The funds collected under the Special Road Support Fund (SRSF) are designated for specific purposes: seventy percent (70%) of which is allotted for the maintenance of, and the improvement of drainage of national primary roads. The remaining thirty- percent (30%) is allocated and used for the maintenance, and improvement of drainage of national secondary roads throughout the country. This includes repairs, upgrades, and the construction of new roads to enhance connectivity and facilitate smoother traffic flow, fixing potholes, resurfacing roads, and constructing new highways. to improve the quality of roads, ensuring smoother and safer travel for the benefit of the very individuals contributing to the fund through their vehicle registrations.
Special Local Road Fund (5%)
The Special Local Road Fund (SLRF), is one of the four accounts apportioned from the MVUC for the specific use of the provincial and city governments. The allocation takes 5% of the MVUC and the apportioned fund may vary depending upon the local vehicle population and size of the road network under the respective jurisdiction of the LGU.
The funds under the SLRF are allocated for the exclusive use of LGUs for maintenance of local roads, traffic management and road safety devices as well as the following projects:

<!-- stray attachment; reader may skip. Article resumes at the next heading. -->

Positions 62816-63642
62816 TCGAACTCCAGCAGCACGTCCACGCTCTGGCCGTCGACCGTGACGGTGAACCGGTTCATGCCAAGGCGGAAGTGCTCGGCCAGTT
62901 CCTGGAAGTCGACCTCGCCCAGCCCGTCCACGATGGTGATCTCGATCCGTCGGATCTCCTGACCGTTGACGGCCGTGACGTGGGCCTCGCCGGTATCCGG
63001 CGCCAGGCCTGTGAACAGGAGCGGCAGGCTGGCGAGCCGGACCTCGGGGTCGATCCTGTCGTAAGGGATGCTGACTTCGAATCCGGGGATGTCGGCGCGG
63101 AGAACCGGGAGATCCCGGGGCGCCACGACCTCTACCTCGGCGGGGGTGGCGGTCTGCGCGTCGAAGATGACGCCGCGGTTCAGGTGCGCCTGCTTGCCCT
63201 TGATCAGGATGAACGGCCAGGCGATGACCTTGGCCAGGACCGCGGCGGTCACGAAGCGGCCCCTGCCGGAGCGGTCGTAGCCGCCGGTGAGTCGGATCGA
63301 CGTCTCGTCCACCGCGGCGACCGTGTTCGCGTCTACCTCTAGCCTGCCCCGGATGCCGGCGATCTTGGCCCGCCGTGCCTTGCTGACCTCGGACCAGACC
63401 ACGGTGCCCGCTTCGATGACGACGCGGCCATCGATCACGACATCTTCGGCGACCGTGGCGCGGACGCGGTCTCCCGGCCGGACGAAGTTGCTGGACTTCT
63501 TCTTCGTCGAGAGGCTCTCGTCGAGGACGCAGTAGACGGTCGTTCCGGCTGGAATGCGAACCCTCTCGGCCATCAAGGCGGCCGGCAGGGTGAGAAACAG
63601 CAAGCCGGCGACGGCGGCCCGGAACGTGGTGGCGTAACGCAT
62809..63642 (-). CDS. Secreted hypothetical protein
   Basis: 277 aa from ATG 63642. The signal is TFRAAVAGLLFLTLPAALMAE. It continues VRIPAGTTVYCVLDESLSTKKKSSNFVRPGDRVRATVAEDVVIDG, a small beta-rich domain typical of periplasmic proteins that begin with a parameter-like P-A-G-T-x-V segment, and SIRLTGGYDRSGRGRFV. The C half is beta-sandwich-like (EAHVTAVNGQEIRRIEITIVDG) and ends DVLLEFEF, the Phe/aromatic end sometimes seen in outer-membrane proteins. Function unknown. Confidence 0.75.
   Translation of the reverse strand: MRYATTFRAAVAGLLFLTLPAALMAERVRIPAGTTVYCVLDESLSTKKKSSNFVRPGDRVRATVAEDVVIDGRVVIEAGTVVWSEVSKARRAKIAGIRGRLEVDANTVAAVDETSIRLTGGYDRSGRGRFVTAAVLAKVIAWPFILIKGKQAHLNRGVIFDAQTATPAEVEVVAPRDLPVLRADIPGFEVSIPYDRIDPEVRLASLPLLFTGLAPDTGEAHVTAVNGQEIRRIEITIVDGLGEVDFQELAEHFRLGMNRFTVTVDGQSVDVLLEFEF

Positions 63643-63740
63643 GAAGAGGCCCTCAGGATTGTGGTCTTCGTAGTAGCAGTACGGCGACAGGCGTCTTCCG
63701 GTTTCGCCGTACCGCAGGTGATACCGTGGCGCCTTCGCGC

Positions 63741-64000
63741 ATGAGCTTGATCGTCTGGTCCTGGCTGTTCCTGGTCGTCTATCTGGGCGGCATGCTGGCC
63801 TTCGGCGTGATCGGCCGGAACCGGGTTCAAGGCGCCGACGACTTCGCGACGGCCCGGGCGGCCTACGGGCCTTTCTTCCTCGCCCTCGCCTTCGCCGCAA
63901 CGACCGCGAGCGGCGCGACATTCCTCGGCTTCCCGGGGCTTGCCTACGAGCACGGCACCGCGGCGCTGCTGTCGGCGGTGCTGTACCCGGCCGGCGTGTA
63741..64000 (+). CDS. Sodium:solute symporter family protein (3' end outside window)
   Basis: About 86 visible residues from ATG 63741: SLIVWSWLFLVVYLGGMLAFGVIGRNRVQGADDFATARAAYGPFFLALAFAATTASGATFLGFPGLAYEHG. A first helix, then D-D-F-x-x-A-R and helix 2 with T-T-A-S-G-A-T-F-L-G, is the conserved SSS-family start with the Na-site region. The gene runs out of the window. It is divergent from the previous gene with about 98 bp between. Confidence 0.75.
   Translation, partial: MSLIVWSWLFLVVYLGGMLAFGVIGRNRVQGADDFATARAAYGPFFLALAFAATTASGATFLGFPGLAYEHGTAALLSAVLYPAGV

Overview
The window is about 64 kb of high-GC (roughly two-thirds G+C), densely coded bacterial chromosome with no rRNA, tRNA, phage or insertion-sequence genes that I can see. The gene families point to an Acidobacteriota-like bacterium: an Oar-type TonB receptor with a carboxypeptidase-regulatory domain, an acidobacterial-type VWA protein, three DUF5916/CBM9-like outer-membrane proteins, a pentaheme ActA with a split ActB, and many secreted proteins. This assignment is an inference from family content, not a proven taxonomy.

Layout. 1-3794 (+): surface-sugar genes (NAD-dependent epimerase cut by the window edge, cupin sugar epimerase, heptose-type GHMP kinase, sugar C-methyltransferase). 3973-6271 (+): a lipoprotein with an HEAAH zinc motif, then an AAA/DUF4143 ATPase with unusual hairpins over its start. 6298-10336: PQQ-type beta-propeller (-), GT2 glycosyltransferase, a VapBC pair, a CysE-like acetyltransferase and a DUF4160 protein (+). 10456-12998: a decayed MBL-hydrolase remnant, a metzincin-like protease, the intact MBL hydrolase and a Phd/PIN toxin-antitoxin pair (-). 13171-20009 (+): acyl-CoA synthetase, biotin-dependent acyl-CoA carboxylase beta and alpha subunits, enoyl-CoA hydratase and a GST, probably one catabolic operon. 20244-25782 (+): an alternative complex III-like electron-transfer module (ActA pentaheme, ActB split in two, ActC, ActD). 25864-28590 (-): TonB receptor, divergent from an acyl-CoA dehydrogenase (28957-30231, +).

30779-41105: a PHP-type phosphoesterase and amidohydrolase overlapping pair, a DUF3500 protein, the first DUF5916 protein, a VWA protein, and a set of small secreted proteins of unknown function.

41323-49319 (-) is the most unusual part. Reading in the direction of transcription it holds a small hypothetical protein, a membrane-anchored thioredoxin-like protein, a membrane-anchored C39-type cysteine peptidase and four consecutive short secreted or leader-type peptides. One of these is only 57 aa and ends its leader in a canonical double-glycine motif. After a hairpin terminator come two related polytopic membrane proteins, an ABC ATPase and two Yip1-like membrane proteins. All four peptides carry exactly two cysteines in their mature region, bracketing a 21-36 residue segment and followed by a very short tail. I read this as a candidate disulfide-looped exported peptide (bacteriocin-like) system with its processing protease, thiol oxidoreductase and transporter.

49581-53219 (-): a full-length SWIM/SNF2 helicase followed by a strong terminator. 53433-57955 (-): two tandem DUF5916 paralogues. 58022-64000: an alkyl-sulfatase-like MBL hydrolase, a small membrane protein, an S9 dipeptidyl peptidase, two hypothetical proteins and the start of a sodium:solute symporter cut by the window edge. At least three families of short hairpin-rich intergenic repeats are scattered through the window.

- Carriageway Maintenance
- Pavement Maintenance
- Bridge and Structure Maintenance
- Roadside Maintenance • Shoulder Maintenance
- Drainage Maintenance
- Vegetation Control
- Traffic Services Maintenance
- Preventive Maintenance
- Pavement Resurfacing
- Concrete Reblocking
- Seal Widening
- Preventive Works
- Rehabilitation, and Improvement
- Emergency Reinstatement
- Road Management
- Road Safety
- Drainage Improvement
- Rehabilitation plus Improvement
- Emergency Reinstatement
- Professional Services and Administration
- Safety Devices (Installation and Operation)
- Safety Projects
- Road Safety Education & Training
- Road Safety Management
Special Vehicle Pollution Control Fund (7.5%)
Another crucial area where 7.5% of MVUC funds are allotted is environmental conservation. As vehicles contribute to air and noise pollution, the government sees it fitting to invest in projects that mitigate these environmental impacts. Funding from the MVUC Special Vehicle Pollution Control Fund may be allocated to initiatives such as planting trees along highways, implementing emission reduction programs, and supporting research, developing eco-friendly transportation solutions and other initiatives aimed at minimizing the environmental impact of transportation.
Special Road Safety Fund (7.5 %)